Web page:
The Skirting Board Ladder – Summer 2002

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Compliments of

One of my best friends, Barbara, has moved to Athenry with her family of four boys. We had moved here a year ago. I was delighted to see her again and overjoyed to have her living so close. She had moved into a new house and was anxious to get some floor covering in her sitting room, which was bare concrete. She bought a floating floor.

To lay a floating floor you need several bits of additional hardware, and my husband sent us on a shopping trip:

I. Steel trowel

2. Floor levelling compound

3. Plumb line

4. Spacers

5. Jiffy foam

6. Hammering block

7. Wood glue

We headed for Buckley’s Builders Providers with light hearts. Like most builders’ providers, Buckley’s is a strangely male environment. There were no other female customers and we actually received a couple of strange looks. Thick-skinned as I am, I simply smiled and tried to look completely au-fait with the selection of tools, equipment and wood products set out before us. No one offered to help. Then a woman appeared on the scene: “Are you being looked after?” she asked.

“No,” I replied. “We’re looking for some stuff for a floating floor.” “Right, I’ll get John for you, won’t be a minute.” I foolishly expected John to be someone who would know what we wanted and where to find it. I also expected him, for some unknown reason, to be in his late fifties and to smile condescendingly at two women sent to do a man’s job. John turned out to be younger than me and neither condescending or unattractive.

“Can I help you?” he asked. Barbara says I’m a shameless flirt in these situations, but I just believe in making eye contact, a smile costs nothing but goes a long way. I looked him straight in the eye, smiled and said “Yes, two bags of floor levelling compound please.” “You get them out the back. “OK, have you got a steel trowel?” Yep, they’re somewhere over here, I think I saw them yesterday”. The first doubt crept into my mind and grew as he moved towards a display area carrying small D.l.Y. tools — like steel trowels. “Oh! Here they are!” he sounded relieved.

My dad and four brothers have all been involved in the building trade, in fact two of my brothers still are. So, I thought I’d make my next request a relatively easy one. “We’re also looking for a plumb line.” “A plumb line – em – right – they’re for” he broke off. “They’re for making sure you’re working levelly,” I said helpfully, “They’re usually steel, quite heavy, conical in shape, with thin twine tied to the top.” “Oh! Right, of course, yes, here they are, but they don’t have any twine, is that ok?”

“No problem,” I smiled again. “Next on the list is a hammering block”. “A what?” A hammering block! “What exactly are you doing?” he looked totally confused. “Putting down a floating floor. The hammering block is to protect the wood when you’re putting it together, so that you don’t damage it,” even I was starting to doubt myself. “Hold on a minute and l’ll check.” John went to find a more senior member of staff. I overheard their conversation: “Do we do hammering blocks? There’s a woman here looking for a hammering block. They’re putting down a floating floor,” John explained. “You can’t buy hammering blocks. There’s no such thing. You just use a spare chunk of ordinary wood between the floor piece and the hammer.”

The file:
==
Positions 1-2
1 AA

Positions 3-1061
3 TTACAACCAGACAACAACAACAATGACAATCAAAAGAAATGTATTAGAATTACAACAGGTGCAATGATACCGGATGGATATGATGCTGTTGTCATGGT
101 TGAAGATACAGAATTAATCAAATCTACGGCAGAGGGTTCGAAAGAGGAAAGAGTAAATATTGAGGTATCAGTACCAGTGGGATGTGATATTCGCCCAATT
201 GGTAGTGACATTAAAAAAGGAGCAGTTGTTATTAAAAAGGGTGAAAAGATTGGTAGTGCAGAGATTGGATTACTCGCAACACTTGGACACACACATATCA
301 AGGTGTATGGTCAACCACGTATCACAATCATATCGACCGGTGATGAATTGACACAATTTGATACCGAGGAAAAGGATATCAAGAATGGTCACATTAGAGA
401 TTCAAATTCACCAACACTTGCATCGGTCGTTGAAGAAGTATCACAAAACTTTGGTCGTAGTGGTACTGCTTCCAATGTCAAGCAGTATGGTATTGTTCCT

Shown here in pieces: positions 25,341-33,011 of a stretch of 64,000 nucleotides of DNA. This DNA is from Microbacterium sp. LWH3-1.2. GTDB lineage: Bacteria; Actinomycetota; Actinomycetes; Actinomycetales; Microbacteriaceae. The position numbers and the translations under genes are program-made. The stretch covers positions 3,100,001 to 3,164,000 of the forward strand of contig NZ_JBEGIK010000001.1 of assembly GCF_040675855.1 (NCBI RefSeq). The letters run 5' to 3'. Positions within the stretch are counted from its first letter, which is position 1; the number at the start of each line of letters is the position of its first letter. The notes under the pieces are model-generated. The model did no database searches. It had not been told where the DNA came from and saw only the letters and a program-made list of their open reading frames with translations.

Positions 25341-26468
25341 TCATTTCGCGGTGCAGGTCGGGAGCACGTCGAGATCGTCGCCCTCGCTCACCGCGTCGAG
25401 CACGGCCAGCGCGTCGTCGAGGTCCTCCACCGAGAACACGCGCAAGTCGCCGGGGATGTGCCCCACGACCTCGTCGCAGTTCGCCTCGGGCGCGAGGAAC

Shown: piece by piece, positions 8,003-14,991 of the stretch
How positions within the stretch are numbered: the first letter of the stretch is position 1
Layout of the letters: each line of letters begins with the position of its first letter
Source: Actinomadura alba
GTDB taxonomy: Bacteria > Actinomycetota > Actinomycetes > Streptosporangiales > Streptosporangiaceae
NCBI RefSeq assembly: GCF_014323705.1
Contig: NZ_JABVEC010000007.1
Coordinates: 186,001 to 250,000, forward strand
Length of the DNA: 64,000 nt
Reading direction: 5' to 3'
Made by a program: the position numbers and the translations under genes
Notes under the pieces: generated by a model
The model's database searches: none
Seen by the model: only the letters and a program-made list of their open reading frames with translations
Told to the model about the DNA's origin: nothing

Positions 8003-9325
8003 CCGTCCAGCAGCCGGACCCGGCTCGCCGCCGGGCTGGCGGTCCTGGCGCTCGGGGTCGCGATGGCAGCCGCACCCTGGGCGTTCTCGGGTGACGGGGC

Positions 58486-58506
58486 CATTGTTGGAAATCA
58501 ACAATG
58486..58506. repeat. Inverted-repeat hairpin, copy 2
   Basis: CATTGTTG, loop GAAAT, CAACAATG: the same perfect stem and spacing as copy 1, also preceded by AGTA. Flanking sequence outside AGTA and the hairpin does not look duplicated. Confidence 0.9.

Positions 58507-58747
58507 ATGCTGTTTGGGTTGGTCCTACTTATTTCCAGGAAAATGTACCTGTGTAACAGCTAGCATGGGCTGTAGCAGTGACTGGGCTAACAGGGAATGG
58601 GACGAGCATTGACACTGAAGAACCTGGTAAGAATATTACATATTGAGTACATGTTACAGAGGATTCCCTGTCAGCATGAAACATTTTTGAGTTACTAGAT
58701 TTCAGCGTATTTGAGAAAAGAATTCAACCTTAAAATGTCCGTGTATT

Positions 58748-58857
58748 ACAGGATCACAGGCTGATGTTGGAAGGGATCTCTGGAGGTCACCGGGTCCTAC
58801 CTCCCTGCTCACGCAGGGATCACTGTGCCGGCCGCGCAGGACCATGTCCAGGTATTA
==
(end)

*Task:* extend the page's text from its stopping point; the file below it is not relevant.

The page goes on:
John related this to me as “We don’t do them, any wood will do”. Bless his heart. But I had heard the conversation and looked him straight in the eye. The smile was gone. “Have I been sent for a skirting board ladder’?” I asked. He didn’t get it at first, but after a moment’s thought said: “Oh! No, I don’t think so.”

“OK. We need two rolls of jiffy foam and some wood glue.” He looked relieved as he told me that we could get jiffy foam out the back (with the floor levelling compound) and then he handed me a bottle of Evostick Wood Glue.

“Now the last item on the list is spacers”, I said and then I stopped – “Spacers?”

A touch of strain appeared on John’s face: “Spacers,” he said, “for what?” “For keeping the floor away from the wall, to give it room to move.” “I’ll just check.” He left again, but this time I didn’t listen to him asking for advice. When he came back, I knew by the look on his face that we were out of luck.

“Ken has really done it now.” I whispered to Barbara. Sorry,” he said “we don’t …”

“I know,” I said —“that was the bucket of steam. I’m going to kill him when I get home”.

We paid for our goods and left. I tackled Ken as soon as we got back: “Hammering block and spacers indeed ” I said, “l must have looked like a right spacer to yer man”.

Ken maintained his innocence but I wasn’t so sure. The following morning, Ken had to go to Dun Laoghaire in Co Dublin and he went into Woodies DIY in Sandyford. That evening when he returned home, he gave the children some sweets. As I am on a strict diet, he had nothing for me — or so I thought. Out of the Woodies bag he pulled — yep — a hammering block and a packet of spacers! I couldn’t believe it. After swallowing a large chunk of humble pie, l congratulated him on his find. I was half tempted to borrow them and show them to John in Buckley’s, but I decided I couldn’t face him again.

Within 48 hours Barbara had a beautiful new floor, much admired by everyone. Only when it was finished did Ken make his admission: “Not bad for my first try – never did one of them before”.

Fiona Kelly lives in Athenry with her husband Ken and their two children. She is secretary to the Athenry Writers’ Group and is active in community affairs.

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About this record

Written by Fiona Kelly

Published here 20 Jul 2023 and originally published Summer 2002

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